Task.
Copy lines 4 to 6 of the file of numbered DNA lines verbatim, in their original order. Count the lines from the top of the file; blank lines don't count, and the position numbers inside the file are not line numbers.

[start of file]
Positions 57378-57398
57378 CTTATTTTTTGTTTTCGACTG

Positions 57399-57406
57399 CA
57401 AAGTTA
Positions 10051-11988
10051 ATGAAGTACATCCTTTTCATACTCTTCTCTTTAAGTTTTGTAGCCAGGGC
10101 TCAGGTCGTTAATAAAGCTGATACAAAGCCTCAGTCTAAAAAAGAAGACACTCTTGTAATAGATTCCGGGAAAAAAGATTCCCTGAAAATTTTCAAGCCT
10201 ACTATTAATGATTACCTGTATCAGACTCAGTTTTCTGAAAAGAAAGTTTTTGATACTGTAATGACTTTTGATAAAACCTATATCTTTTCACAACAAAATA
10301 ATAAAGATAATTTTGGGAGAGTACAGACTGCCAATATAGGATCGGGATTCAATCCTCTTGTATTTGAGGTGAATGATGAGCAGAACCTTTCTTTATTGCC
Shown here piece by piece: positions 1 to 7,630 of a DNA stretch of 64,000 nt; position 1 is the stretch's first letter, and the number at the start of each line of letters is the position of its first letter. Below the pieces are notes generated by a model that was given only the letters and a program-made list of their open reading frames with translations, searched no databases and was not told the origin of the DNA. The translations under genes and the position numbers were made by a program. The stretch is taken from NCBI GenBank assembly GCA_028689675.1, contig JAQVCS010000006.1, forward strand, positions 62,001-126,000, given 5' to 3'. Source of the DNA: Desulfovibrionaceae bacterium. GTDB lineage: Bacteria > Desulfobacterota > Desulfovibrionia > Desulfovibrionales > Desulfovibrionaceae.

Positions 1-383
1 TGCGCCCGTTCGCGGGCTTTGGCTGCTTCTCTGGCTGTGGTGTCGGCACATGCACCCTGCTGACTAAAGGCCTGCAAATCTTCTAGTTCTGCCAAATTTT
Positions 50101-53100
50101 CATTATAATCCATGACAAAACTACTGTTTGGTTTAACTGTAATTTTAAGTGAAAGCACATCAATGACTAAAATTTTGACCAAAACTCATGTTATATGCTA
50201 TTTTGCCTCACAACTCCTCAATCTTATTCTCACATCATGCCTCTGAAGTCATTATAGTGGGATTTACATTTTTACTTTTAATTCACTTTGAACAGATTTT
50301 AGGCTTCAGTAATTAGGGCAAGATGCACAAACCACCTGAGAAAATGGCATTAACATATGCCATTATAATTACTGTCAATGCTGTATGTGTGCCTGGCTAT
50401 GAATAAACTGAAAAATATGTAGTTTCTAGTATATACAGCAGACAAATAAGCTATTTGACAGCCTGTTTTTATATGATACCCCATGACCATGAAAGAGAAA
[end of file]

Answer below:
57399 CA
57401 AAGTTA
Positions 10051-11988